Friday, September 22, 2006

God Is

I caught the 6:05 train this morning because my day is accordianed into what seems like only two hours. The long commute to work cuts into the actual work part and I figured I'd find more time in my day if I lost some sleep and went to work earlier today. This scares me shitless because someone came up with this brilliant plan to get a holistic nutritionist's degree and who knows where that will be crammed in. But losing more sleep until I only have a couple hours left STILL seems better than the Indefinite Douche Bag Broker Plan.

I like the dark, intimate hours of the morning. It seems like a secret time; a sweet pocket of productivity. It was too dark to see the river from the train though, which was a shame, but I did see a sunrise over industrial areas and the contrast was stunning. I do like contrast.

When I arrived at my OC station it was 7:15 and I decided to walk the two and a half miles to work carrying ten pounds of purse and lunch and books and school papers to be looked over and signed. I haven't been exercising as much as I'd like either so the walk seemed a good combo'ed use of my time. I'm a really good Time Combo'er.

Being a pedestrian feels empowering in Santa Monica, but as I walked to work past the long agricultural blocks and business parks, I could see the looks on drivers’ faces: I wonder what's wrong. Why is she walking? It was an odd vibe on the street and made the walk less enjoyable. But as I crossed an overpass, columns of sunlight busted through steely clouds and the rays fanned out majestic-like. I am a sucker for a scene like this. I always think, "Oh, there's God" just like the old-school church goers want me to believe. Blonde, laminated Jesus is always erectly talking to those Rays of Light. So, there was God on the Irvine overpass and I plotted along, ignoring stares and reminisced about God for the rest of the walk.

On my 18th birthday, I was baptized by full submersion as a Seventh Day Adventist at an all-black church in a rough area east of Inglewood, south of Leimert Park. I found myself at this particular church because I ditched much of my senior year in high school to play basketball with a regular group of guys including a cute, 19 year old devout Seventh Day Adventist, and he invited me to a Saturday service. I accepted.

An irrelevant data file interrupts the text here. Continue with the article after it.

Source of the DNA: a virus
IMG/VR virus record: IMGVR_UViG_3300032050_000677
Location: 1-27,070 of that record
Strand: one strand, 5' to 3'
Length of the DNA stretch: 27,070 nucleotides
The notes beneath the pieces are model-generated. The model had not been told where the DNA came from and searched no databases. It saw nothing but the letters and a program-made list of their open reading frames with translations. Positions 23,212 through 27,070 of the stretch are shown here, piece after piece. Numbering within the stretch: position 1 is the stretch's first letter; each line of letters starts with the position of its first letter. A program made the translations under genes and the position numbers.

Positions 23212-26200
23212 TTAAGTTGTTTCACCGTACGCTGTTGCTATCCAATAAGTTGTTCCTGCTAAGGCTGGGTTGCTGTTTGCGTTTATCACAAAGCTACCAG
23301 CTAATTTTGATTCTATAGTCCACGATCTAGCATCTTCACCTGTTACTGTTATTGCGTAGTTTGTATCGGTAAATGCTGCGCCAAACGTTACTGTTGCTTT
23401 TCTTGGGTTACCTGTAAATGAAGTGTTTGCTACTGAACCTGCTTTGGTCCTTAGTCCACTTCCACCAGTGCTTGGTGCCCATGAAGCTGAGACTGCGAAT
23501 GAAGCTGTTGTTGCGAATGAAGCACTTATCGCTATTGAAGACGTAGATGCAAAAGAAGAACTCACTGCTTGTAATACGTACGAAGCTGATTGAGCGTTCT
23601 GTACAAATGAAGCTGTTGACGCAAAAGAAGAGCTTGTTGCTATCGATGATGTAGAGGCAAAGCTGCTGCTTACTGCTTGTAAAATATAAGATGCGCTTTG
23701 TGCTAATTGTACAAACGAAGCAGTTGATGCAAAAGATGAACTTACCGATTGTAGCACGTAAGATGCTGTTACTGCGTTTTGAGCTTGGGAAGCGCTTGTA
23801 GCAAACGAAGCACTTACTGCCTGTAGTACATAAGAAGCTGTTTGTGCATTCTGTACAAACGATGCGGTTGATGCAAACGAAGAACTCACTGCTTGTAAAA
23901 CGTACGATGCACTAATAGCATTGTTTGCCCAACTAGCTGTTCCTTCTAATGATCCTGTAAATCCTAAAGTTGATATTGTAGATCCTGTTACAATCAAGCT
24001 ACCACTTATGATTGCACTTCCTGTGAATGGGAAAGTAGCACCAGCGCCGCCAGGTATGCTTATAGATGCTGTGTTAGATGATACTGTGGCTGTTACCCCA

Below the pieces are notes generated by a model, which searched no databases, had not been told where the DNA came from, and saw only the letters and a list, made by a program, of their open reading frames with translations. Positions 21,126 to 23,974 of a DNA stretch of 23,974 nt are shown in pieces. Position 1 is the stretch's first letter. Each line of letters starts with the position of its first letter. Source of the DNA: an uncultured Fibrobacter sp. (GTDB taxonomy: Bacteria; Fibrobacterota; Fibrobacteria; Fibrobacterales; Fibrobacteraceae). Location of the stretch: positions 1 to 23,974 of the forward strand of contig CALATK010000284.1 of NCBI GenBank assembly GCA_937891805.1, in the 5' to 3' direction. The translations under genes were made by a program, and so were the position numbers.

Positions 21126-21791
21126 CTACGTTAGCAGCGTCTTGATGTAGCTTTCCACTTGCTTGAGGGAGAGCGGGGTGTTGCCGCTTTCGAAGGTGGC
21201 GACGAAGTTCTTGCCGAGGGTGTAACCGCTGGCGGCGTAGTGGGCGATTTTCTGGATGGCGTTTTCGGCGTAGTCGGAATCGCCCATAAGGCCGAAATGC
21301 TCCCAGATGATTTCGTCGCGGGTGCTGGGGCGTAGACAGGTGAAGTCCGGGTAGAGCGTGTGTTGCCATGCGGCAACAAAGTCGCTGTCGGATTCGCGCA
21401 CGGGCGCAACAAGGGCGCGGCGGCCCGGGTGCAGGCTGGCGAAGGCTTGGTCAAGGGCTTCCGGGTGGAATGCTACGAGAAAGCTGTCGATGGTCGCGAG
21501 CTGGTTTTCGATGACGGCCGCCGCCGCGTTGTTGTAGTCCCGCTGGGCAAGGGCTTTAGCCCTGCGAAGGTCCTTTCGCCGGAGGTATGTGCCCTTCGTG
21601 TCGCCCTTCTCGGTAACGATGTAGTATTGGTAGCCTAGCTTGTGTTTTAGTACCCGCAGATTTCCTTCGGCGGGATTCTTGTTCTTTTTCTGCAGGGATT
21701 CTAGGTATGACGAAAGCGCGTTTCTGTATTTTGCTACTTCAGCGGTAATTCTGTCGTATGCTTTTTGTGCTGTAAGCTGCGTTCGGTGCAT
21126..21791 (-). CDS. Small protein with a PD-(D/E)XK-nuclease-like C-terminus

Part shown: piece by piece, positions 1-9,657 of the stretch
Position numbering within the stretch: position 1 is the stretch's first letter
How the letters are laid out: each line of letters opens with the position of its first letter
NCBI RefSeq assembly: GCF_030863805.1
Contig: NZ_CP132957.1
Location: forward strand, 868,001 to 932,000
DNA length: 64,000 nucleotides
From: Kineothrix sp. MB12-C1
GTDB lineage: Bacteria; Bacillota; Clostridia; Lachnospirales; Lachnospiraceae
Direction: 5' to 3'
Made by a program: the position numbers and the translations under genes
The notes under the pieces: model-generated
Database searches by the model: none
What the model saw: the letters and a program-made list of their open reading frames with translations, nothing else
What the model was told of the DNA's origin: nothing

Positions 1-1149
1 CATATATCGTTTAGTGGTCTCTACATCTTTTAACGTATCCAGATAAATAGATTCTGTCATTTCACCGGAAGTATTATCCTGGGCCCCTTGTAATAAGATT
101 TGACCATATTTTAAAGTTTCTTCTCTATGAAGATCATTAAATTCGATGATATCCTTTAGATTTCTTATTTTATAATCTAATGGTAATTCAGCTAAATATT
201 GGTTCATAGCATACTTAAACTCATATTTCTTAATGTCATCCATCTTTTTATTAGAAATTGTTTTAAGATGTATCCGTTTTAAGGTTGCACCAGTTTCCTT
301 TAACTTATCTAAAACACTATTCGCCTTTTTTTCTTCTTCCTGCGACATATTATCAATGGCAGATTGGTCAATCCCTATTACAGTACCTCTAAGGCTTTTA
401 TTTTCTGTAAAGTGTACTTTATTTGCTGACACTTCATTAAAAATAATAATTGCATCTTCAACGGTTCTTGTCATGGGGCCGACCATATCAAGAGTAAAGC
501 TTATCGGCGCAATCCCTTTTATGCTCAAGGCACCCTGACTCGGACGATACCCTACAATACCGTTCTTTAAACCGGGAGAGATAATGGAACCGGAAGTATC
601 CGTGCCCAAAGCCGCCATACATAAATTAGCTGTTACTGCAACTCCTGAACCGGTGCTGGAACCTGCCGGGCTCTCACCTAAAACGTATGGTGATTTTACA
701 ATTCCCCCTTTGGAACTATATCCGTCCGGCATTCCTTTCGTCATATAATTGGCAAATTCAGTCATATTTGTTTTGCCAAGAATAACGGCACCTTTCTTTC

At this age, 17, I was sinking. I was tired of being the responsible Wise Child; I was sick of Baby Old-Soul Piety because at 17 I felt it all meant absolutely nothing. I was completely alone and becoming trapped by hopelessness. An internal hurricane was whirling. I could feel myself starting to crave destruction; I was reaching a point of utter uncare. School was the first to fall of my priority list because I couldn't afford to give up my jobs. Basketball and reading brought me limited relief. But I felt myself slipping. I was down and vulnerable enough to go to church.

I stuck out sorely at this large congregation. It was like I had a force field around me. “Oh, I know Chris did not bring her here,” I could hear as I was scoured with looks. Chris crumbled under the pressure and he sat with his friends. I sat alone in a back pew and leafed through the hymnal. I had convinced myself that I was supposed to be there anyway. The choir opened up the service. I couldn’t see them because they were tucked away in an alcove at the front of the church, but the first few notes of harmony clobbered me with emotional intimacy. I slouched down on the wooden bench and squished myself against the end lip of the pew. I felt tiny under the towering arched ceilings with wood beams. I was nothing next to the big hats and big voices and wigs and good church clothes. The song was called God Is and I wanted to believe in every word though they made no sense to me. Savior? Surrender? Let go? In someone else’s hands? The words had absolutely no rational meaning to me. But the choir voices went deeper than anything I understood and I put the open hymnal over my face and cried my eyes out.